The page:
FUW President Glyn Roberts said: “The proposal to adopt the United Nations’ Sustainable Land Management (SLM) principle as the objective and framework for a future policy fails to encompass wider Welsh goals and objectives, including those defined in the Wellbeing of Future Generations Act 2015, and therefore falls short of being a holistic policy.
“While we welcome some of the conclusions reached in the Welsh Government’s response to the consultation, we remain convinced that families, jobs and communities should be at the heart of planning a new policy – alongside sustainable food production and the SLM principles.”
Mr Roberts said that a scheme which focuses only on the provision of Public Goods and environmental outcomes would fail to take proper account of prosperity, jobs, culture and other issues inherent to the Wellbeing Goals and other Welsh objectives, risking severe adverse impacts.
“We, therefore, welcome the Welsh Government’s commitment to undertake a range of economic analyses to understand the impact of moving from an entitlement based income support scheme to a voluntary scheme which rewards the production of outcomes.
“This work needs to be thorough and look at impacts for individual businesses, sectors and regions of Wales as well as the implications for the tens of thousands of businesses which rely on agriculture and the scheme delivery costs.
“Above all else, it is concerning that the recent food shortages, delays and difficulties in administering our current environmental scheme – Glastir – and hundreds of consultation responses highlighting concerns about the overall direction of travel has not given the Welsh Government more pause for thought.”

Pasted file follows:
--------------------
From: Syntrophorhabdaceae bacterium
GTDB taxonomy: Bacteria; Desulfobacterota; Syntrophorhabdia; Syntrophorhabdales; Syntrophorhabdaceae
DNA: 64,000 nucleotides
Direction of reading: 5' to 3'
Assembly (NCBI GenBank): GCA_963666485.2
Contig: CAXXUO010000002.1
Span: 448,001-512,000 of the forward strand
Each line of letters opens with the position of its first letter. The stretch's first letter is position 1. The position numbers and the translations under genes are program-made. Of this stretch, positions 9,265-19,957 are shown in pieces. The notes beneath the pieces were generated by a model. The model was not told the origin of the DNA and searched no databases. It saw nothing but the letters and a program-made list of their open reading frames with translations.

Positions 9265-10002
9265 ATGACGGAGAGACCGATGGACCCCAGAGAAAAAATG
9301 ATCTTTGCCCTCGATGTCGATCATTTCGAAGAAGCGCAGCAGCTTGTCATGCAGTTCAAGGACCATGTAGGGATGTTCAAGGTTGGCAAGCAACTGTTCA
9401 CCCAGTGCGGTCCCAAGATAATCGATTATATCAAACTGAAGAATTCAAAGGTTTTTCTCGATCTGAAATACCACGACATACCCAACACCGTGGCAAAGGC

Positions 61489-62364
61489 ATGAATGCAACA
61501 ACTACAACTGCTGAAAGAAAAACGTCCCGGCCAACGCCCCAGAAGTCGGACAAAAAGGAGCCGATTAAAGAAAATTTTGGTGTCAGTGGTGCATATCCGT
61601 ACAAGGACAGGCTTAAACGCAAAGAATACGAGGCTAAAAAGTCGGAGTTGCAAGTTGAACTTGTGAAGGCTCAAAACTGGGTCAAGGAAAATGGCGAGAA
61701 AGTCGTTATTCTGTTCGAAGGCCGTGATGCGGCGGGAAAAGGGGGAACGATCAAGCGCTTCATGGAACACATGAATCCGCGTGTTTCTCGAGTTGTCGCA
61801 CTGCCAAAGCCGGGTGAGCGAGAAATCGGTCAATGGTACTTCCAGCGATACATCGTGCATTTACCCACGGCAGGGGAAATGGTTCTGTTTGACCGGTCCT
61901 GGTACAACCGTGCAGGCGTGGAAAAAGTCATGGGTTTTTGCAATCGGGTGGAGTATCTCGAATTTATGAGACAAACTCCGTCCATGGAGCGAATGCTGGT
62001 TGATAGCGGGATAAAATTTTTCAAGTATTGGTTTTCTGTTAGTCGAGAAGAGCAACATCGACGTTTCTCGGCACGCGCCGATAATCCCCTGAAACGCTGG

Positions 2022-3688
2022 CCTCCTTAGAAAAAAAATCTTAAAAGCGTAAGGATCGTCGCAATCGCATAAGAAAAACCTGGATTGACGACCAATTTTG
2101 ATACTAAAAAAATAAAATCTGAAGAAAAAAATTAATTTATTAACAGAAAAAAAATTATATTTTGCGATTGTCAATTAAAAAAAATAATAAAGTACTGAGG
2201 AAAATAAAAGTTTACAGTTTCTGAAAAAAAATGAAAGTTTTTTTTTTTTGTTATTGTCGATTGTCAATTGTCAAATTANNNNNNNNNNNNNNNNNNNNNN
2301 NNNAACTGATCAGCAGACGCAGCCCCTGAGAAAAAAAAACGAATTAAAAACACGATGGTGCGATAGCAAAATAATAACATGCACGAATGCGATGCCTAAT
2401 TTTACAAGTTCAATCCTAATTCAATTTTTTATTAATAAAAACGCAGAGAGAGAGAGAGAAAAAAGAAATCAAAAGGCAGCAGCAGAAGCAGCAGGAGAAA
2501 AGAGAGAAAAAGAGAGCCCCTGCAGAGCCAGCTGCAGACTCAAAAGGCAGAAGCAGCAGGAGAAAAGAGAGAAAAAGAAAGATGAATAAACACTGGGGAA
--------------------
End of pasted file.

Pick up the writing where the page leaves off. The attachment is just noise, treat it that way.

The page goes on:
STANDARDS FEAR
TFA Cymru said: “Any new regulatory framework must take into consideration standards which are being used in other parts of the UK and internationally; particularly where goods produced under those differing standards find their way in front of Welsh consumers. That not only undermines domestic production, but it also allows poorer standards to continue in other jurisdictions.
“If it is felt important to introduce a new level of regulation in respect of agricultural production which is not applied elsewhere, the Welsh farming community would legitimately expect protection against products imported to Wales produced to standards which would be illegal at home.”